I’ll see you again in earnest in another nine months, though I’ll certainly be around as the summer months go by. The annual reflection essay should be along sometime in the next 48 hours as well.

State Tournament Reflection 2016

Sixteen games across four days, gone in a blur and ending in a daze: another Tourney has come and gone, and as always, I’ll put fingers to keys to find what few words have not yet been said. By early March my mind is all too ready for a trip to some exotic locale, but the vacation I really need takes me just a few miles east. We make our yearly pilgrimage to the spectacle in St. Paul, a dip into tradition that somehow offers a compelling new drama, night after night.

For a second straight year, a first-time champion hoisted a trophy. Wayzata proved all those old clichés about depth and defense true, as they locked down in the first two rounds and rediscovered their game with their backs to the wall in the final. The winning goal came from pure grinding hockey, a steady offensive zone cycle that wore down Eden Prairie, forced a turnover, and a set up a shot from the point. Their hard-nosed effort warmed this Northern boy’s heart, and the relentless push was a vindication for coach Pat O’Leary, who has made an art of overpowering hockey and finally brought his crew along, rolling his four lines right down to the final horn.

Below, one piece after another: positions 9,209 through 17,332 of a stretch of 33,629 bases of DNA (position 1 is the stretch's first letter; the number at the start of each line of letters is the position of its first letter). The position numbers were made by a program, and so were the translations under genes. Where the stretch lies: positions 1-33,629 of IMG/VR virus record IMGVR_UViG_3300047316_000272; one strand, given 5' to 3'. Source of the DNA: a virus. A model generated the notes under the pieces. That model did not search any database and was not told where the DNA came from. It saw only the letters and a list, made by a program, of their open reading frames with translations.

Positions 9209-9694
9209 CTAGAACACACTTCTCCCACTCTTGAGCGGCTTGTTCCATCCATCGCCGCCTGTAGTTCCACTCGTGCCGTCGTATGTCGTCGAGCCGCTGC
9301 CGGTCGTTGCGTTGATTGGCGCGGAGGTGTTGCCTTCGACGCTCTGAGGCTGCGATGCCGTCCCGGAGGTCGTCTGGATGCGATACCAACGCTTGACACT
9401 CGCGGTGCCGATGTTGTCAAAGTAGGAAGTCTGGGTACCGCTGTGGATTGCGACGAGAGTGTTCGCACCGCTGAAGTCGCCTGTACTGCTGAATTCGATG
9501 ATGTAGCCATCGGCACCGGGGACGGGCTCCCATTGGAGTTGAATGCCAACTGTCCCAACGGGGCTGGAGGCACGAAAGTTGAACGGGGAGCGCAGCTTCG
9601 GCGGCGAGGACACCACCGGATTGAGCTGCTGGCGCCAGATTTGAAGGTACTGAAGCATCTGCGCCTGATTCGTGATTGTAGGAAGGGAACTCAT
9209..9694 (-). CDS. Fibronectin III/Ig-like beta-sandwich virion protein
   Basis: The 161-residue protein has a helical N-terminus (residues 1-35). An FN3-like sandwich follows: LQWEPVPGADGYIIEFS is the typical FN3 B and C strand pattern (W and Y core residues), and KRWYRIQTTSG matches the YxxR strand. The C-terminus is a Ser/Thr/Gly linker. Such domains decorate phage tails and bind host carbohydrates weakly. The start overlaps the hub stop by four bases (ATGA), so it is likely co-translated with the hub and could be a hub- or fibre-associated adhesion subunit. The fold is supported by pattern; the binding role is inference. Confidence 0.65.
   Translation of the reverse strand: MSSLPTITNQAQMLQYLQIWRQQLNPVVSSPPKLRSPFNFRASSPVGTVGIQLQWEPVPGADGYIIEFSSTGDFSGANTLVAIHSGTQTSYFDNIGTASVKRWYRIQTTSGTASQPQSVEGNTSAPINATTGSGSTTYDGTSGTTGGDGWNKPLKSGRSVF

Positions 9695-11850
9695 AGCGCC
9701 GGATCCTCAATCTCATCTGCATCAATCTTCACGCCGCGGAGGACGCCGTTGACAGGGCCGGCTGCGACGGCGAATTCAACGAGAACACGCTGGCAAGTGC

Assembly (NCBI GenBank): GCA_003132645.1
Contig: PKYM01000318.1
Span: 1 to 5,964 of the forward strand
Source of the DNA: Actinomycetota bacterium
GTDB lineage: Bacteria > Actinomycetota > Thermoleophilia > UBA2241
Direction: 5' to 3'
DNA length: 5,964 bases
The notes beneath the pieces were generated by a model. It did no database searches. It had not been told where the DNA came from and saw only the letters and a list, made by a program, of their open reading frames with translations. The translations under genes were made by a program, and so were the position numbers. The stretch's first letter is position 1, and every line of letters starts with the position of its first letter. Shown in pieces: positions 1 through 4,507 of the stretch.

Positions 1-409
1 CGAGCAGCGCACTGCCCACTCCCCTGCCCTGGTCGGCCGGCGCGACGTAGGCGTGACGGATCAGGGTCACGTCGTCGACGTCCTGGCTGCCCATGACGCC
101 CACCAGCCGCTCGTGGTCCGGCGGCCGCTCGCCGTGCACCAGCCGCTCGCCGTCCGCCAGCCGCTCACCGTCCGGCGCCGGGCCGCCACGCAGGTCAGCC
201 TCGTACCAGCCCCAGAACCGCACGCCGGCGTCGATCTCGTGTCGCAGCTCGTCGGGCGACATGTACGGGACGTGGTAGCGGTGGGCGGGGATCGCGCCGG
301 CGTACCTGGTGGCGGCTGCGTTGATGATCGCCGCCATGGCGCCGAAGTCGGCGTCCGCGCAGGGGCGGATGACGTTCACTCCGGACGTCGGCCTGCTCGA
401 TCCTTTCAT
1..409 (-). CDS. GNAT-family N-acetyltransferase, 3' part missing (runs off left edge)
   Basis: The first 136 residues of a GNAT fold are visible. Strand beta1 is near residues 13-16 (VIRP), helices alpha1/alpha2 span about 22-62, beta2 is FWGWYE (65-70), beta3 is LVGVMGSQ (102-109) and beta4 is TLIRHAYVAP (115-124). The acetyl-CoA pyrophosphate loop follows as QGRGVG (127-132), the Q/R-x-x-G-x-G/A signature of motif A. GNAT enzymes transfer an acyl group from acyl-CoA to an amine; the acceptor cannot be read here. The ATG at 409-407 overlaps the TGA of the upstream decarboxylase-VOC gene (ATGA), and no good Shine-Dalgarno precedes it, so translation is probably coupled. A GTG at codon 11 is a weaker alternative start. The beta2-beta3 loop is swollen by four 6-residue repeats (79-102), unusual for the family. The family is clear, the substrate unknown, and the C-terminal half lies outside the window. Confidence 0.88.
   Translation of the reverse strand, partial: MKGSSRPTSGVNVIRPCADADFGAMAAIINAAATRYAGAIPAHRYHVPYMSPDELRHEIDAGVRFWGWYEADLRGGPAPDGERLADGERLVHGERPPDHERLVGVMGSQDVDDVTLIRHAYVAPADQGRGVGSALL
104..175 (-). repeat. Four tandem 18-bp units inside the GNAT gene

The lockdown Trojans were never a given, as their midseason stumbles inspired a sea of skeptics. But by the end Alex Schilling pounced on every loose puck while Hank Sorensen hammered all in sight, and they just managed to find a healthy channel for that simmering fire. They stole the headlines from Casey Mittelstadt, the Eden Prairie golden boy who nearly willed a team to a title. Casey’s dazzling show throughout puts him in elite company, his performance comparable to Besse or Rau in recent years. But he saved his most genuine moments for after the game, pulling himself from tears to speak with poise about his loss; even in defeat, he quickly righted any wrongs, and began to learn the burdens of stardom that will likely follow him for years. His Eagles fell short in the title game for the first time, but gave every last ounce for their teammates and their inspiration behind the bench, Steve Ollinger.